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The answers to this question clearly state that low voltage and high voltage cables should be kept separate; does this apply to low voltage (9v) power cables and CAT5?

The problem: I would like to extend Wi-Fi coverage in my house by using a range extender, the unit is powered by a low voltage (9v) adapter rated at 0.6A. I would like to run the cable for this unit in parallel to the CAT5 cable over a distance of approx 15m, surface mounted in PVC trunking. Will this cause any problems?

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You can run a cable next to your CAT cable. You just cant really use the twisted pairs inside the cat cable, unless you are using PoE devices, which deal with the interfierence.

The problem is that the twisted pairs cause an electromagnetic field in the cable which is NOT part of the cable causing issues. Running low voltage, even high voltage with a SEPERATE cable next to it never caused me any issues. I even saw them cable tied to each other.

The problem only starts when you running Ethernet cable next to full phase cables, ie power to your house, or 2,3 phase cables for big machines. The electrical feedback caused by heavy machinery causes changes in the electromagnetic field on these cables, which affect Ethernet, WiFi, etc, and that is when it is strongly advised to run these cables far away from these power cables.

Your puny 0.6A modem wont cause any of this because it doesn't use mechanical engines which generate feedback, just simple linear voltage regulators and filters which help reduce this problem.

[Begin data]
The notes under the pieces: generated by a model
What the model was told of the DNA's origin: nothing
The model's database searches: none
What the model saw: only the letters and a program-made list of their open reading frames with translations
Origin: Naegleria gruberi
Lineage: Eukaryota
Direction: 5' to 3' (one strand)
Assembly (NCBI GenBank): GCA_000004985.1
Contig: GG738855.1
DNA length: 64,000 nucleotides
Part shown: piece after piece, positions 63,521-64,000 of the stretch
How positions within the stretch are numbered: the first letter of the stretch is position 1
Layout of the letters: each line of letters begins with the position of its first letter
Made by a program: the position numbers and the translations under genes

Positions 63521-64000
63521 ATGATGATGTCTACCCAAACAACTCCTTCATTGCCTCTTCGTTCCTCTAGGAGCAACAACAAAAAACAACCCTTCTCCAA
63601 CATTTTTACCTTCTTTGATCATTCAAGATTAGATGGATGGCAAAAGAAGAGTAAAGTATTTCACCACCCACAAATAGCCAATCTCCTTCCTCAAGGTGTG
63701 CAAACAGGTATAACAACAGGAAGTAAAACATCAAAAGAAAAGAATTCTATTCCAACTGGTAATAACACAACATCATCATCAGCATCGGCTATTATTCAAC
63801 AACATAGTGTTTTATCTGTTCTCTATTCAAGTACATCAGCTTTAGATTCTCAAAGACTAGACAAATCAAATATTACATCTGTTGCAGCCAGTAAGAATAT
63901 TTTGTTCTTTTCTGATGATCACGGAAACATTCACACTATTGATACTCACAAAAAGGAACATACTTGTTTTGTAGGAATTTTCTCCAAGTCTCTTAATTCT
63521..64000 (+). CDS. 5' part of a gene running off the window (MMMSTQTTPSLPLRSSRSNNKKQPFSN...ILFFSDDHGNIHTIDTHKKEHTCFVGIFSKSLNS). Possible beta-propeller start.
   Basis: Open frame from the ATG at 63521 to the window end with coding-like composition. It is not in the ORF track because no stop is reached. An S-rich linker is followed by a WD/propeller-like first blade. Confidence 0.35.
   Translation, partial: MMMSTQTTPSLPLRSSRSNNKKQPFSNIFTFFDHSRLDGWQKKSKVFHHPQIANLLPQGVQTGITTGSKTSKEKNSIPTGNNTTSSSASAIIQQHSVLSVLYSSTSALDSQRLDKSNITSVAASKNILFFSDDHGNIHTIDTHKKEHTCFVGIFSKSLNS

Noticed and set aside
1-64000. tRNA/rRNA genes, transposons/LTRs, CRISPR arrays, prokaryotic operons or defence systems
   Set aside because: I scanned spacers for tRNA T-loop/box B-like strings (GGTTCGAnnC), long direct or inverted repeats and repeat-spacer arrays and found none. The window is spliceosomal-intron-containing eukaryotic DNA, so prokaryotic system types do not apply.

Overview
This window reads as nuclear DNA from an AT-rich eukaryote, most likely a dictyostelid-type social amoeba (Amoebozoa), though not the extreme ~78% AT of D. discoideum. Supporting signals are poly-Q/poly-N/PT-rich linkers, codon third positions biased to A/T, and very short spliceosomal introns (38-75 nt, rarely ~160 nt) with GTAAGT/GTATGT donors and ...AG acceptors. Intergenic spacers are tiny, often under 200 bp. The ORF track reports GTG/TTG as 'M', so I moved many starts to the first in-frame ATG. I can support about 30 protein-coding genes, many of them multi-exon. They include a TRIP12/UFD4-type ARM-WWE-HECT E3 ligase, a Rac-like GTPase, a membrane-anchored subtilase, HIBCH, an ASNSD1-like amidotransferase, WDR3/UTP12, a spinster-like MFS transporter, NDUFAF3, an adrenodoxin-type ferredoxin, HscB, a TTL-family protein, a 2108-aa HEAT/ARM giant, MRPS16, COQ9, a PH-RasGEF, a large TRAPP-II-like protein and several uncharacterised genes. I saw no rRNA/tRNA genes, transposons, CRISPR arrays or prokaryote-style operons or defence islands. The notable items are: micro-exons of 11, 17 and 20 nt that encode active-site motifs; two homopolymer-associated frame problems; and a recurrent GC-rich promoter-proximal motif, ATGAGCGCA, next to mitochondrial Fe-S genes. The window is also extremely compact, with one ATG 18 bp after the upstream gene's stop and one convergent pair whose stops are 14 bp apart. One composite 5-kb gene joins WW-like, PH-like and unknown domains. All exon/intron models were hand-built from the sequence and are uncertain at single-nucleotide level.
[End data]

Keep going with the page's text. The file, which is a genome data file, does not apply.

100 megabit or gigabit, always ran full speed.

  • 'puny 0.6A modem...' I feel a complex coming on... – Christopher Jan 16 '16 at 18:06
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    It had crossed my mind to use some of the unused strands in the CAT5; but that's definitely ruled out now. – Christopher Jan 16 '16 at 18:09
  • Yea, dont use the "unused" strands, its logical thinking but will create massive problems. No complex :) Just ~9watts is puny energy comapared to 5000watts, which will cause issues. – Piotr Kula Jan 16 '16 at 18:12
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There's a decent probability that this won't work due to voltage drop from the power adapter, and not through interference: Voltage Drop Calculator

A 15m run using 22AWG wires yields a voltage of 8 at the range extender. This may or may not be sufficient to power the extender.

Power over Ethernet devices typically use 48v to minimize the voltage drop.

Alternatively, you could use a wifi access point with a powerline ethernet adapter; I've used this setup with great success.

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    Yeah, a PoE link would be a better bet here than trying to run 9V over 15m of 22AWG. – ThreePhaseEel Jan 17 '16 at 16:26
  • Why would you use 22AWG? 12 and 14 AWG are perfectly cheap. – Harper Jan 19 '16 at 4:12
  • I always forget about the voltage drop; I managed to source a closer power supply, and used 14AWG. I've marked @ppumkin's answer correct as this answered the question, but +1 for a very relevant answer, thank you. – Christopher Jul 2 '16 at 14:01
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That won't cause any problems, but I would consider a PoE Wireless Access Point rather than a range extender. All range extenders cut your throughput in half and significantly increase latency.

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